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Foreign Body Aspiration Into the Lower Airway in Chinese Adults

Chung-Hua Chen; Chun-Liang Lai; Tsung-Tsung Tsai; Yu-Chin Lee; Reury-Perng Perng
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Affiliations: From the Section of Pulmonary Medicine, Department of Internal Medicine, Central Clinic and Hospital, Taipei, Taiwan, ROC.,  From the Department of Medicine, Cheng-Hsin Medical Center, The Chest Department, Department of Internal Medicine, Central Clinic and Hospital, Taipei, Taiwan, ROC.,  From the Veterans General Hospital-Taipei, and the Section of Pulmonary Medicine, Department of Internal Medicine, Central Clinic and Hospital, Taipei, Taiwan, ROC.

Affiliations: From the Section of Pulmonary Medicine, Department of Internal Medicine, Central Clinic and Hospital, Taipei, Taiwan, ROC.,  From the Department of Medicine, Cheng-Hsin Medical Center, The Chest Department, Department of Internal Medicine, Central Clinic and Hospital, Taipei, Taiwan, ROC.,  From the Veterans General Hospital-Taipei, and the Section of Pulmonary Medicine, Department of Internal Medicine, Central Clinic and Hospital, Taipei, Taiwan, ROC.

Affiliations: From the Section of Pulmonary Medicine, Department of Internal Medicine, Central Clinic and Hospital, Taipei, Taiwan, ROC.,  From the Department of Medicine, Cheng-Hsin Medical Center, The Chest Department, Department of Internal Medicine, Central Clinic and Hospital, Taipei, Taiwan, ROC.,  From the Veterans General Hospital-Taipei, and the Section of Pulmonary Medicine, Department of Internal Medicine, Central Clinic and Hospital, Taipei, Taiwan, ROC.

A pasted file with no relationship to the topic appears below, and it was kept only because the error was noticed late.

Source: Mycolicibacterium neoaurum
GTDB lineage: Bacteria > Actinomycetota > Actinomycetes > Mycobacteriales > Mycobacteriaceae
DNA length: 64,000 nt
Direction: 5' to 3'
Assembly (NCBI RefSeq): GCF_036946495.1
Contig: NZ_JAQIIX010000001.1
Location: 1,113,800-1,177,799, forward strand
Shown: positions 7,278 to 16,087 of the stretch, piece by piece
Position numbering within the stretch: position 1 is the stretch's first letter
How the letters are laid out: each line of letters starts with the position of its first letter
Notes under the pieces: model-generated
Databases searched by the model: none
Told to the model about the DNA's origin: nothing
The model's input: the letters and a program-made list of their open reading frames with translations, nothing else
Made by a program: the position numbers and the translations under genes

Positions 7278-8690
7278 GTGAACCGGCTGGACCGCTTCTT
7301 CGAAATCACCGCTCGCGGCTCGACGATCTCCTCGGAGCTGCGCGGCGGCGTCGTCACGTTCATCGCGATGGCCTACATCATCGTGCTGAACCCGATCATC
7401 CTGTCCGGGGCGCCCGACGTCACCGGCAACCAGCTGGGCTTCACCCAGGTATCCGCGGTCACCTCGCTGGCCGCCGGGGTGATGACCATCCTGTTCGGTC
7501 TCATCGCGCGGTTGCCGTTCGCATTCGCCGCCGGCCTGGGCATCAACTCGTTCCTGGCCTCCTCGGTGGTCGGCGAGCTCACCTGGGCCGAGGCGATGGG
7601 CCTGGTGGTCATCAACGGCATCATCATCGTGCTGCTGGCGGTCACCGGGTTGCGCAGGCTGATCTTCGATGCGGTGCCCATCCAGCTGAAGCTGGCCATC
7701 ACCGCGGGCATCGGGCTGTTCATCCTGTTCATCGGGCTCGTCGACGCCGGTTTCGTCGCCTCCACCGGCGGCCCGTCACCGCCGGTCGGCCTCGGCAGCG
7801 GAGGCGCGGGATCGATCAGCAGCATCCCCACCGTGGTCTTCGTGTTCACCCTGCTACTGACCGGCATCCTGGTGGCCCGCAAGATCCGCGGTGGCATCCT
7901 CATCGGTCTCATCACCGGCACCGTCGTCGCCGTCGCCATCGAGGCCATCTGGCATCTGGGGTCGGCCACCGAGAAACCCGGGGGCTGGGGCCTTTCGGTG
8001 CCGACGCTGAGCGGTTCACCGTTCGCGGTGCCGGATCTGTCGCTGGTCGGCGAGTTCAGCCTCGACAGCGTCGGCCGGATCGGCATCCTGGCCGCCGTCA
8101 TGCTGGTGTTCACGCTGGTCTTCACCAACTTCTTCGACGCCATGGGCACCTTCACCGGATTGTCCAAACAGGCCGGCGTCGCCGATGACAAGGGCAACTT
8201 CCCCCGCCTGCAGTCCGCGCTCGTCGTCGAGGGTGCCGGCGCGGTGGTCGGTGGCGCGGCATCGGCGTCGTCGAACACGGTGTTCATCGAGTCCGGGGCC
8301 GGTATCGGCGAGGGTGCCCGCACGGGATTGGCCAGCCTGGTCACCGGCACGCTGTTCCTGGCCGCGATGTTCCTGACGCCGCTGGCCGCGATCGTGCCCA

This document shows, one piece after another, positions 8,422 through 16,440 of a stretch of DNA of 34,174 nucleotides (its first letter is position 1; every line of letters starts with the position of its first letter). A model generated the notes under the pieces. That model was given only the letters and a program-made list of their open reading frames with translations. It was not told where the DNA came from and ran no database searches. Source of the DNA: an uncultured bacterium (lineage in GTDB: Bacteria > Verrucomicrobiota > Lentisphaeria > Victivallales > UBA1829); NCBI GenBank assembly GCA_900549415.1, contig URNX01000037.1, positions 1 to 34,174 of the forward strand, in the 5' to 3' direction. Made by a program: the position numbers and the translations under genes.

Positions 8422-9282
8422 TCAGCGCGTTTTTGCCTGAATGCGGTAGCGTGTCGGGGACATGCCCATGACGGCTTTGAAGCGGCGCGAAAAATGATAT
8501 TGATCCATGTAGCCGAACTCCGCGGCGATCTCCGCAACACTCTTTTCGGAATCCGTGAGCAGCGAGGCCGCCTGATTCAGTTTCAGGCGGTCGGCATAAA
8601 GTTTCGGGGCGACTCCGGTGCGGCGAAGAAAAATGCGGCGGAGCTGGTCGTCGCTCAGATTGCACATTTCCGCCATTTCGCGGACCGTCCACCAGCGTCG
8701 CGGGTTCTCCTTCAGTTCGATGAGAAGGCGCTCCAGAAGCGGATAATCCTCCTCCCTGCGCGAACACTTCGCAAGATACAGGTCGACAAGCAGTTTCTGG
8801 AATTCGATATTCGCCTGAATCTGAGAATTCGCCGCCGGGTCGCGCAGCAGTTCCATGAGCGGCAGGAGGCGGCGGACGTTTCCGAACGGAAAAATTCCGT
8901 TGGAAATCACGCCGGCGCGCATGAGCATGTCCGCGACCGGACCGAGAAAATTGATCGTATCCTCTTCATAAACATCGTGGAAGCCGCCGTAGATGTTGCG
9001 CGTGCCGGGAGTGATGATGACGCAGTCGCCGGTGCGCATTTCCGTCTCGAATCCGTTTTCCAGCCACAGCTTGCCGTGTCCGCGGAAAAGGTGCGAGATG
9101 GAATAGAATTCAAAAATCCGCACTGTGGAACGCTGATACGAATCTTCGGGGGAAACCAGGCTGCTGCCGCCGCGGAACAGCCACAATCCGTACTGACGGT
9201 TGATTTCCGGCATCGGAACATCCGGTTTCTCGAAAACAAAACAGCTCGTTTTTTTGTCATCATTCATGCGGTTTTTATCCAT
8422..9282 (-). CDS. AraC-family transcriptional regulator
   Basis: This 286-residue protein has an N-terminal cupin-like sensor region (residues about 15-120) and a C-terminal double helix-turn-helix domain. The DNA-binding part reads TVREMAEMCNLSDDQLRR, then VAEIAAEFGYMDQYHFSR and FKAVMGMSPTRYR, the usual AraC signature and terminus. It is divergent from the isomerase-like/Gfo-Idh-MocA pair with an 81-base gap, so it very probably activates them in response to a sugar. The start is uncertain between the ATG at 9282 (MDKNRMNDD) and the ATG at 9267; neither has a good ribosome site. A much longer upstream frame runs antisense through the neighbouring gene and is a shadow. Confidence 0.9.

1997 by the American College of Chest Physicians


Chest. 1997;112(1):129-133. doi:10.1378/chest.112.1.129
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Published online

Abstract

Objectives: Foreign body aspiration into the lower airway in adults is uncommon. We designed this study to investigate the clinical presentations, precipitating factors, management choice, and complications of foreign body aspiration in Chinese adults.

Patients and methods: We analyzed 43 consecutive adult patients with foreign body aspiration between February 1980 and December 1995 from the medical record registry and cross index system of a tertiary medical center.

Results: The most common symptoms are chronic cough, hemoptysis, fever, and dyspnea. Only three patients (7%) presented with choking. Chest radiograph demonstrated the foreign body in nine cases (21%). The most common foreign body was bone fragments (21/43, 49%). Lodgment is more common in the right, especially the right intermediate bronchus and basal bronchus. Three patients were also diagnosed as having lung cancers. Precipitating factors include CNS dysfunction, facial trauma, intubation, dental procedure, and underlying pulmonary diseases. Flexible fiberoptic bronchoscopy removed the foreign body in 25 cases (58%) during the first attempt and 32 cases (74%) in total. Complications include obstructive pneumonitis (including one case of actinomycosis infection), atelectasis, bronchiectasis, lung abscess, and lung torsion (two cases).

Conclusion: The nature of foreign body in Chinese adults was different from the Western adults. The initial clues to foreign body aspiration in adults are usually obscure or indirect. We suggest flexible fiberoptic bronchoscopy as the first-line approach. Follow-up bronchoscopy and chest radiograph are recommended to detect chronic complications or coexisting lung cancer.


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